Regardless of whether you’re new to the field or already an expert, if you’ve ever been confused about the differences between a network switch vs router, you’re not alone. Network switches and routers can look very similar physically, yet they have their own characteristics and perform very different functions on a network.  

What are the main differences between a network switch vs router?

In simple terms, switches create a network of devices whereas routers connect multiple networks together. More detailed explanations about network switches vs routers can be found below.

What is a network switch?

A network switch (also referred to as a switching hub, bridging hub, or a MAC bridge) is used for making wired networking connections. It works by connecting multiple devices together using packet switching to receive, process and forward data to the destination device. Network switches allow devices on your network to communicate with each other, as well as with other networks. When purchasing a networking switch, considerations like speed, port count, size and reliability are all important aspects that must be taken into account.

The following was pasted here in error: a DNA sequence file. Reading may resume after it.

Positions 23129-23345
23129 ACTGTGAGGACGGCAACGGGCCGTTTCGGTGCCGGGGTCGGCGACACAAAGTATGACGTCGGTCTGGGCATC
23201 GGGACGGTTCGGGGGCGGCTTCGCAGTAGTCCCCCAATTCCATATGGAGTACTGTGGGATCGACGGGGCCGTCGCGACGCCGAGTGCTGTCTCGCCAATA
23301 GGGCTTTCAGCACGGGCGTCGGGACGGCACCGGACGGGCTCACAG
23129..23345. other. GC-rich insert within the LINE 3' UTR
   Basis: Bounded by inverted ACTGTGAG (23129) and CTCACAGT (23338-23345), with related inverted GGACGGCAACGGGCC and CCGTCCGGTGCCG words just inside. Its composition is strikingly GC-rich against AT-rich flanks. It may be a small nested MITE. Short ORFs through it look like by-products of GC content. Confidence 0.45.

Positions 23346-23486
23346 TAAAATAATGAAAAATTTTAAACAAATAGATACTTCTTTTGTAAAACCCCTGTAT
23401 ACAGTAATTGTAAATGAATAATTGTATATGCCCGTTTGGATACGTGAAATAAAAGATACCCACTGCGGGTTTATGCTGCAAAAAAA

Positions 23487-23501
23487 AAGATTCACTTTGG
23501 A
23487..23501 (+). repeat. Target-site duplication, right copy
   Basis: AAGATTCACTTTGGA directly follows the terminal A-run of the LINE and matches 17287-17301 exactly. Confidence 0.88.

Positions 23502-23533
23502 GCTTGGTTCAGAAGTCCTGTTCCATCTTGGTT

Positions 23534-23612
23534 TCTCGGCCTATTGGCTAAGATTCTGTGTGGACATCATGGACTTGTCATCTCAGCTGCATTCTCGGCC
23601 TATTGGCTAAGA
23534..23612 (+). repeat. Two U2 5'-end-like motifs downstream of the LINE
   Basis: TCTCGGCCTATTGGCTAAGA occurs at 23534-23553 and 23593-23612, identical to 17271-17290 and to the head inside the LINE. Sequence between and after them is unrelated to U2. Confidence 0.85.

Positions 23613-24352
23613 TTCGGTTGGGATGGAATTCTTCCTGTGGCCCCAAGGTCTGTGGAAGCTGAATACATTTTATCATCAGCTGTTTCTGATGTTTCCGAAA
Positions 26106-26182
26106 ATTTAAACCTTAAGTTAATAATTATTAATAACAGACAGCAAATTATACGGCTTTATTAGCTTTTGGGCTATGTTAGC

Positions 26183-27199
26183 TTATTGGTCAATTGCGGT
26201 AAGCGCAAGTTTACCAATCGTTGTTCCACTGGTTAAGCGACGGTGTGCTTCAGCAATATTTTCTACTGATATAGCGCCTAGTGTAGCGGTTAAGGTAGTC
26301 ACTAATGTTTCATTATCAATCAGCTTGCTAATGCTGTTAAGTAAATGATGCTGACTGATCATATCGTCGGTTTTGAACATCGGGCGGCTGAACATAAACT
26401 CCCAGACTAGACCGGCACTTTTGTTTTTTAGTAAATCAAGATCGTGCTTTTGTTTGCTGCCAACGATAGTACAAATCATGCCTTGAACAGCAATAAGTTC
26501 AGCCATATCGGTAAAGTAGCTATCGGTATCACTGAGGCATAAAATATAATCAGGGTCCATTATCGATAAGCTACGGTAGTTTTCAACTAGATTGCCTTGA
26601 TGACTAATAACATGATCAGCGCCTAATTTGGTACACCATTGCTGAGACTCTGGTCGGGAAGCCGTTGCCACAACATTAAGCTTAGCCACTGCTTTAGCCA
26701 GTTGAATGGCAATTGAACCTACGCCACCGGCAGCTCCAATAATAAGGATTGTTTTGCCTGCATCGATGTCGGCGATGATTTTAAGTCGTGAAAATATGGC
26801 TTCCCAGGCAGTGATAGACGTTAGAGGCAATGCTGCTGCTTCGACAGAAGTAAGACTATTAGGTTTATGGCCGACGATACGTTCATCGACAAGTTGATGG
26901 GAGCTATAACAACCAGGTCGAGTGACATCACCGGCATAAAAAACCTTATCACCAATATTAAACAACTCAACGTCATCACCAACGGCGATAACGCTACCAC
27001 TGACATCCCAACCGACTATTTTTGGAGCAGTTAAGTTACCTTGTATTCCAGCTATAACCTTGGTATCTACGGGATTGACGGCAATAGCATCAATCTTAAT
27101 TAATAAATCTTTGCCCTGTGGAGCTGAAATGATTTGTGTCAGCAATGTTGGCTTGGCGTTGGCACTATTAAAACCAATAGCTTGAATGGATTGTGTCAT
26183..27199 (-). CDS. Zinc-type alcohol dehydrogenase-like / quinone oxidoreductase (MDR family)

There are five main types of switches used in networking: LAN switch, unmanaged switch, managed switch, PoE switch and stackable switch. Each has their own functions and are used in different network deployment. To learn more, please read our FAQ: what are the different types of network switches?

What is a router?

A router is a hardware device designed to connect wired or wireless (WiFi) networks. It works by receiving, analysing and moving incoming packets to another network, such as the Internet. Routers can also convert the packets to another network interface, drop them and perform other actions relating to a network. Routers are usually connected to a local area network (LAN) or a wide area network (WAN) and can be capable of connecting more than two networks.

Routers can also come with additional features to make networking easier or more secure. For example, you can choose a router with a firewall, a virtual private network (VPN), or an Internet Protocol (IP) communications system.

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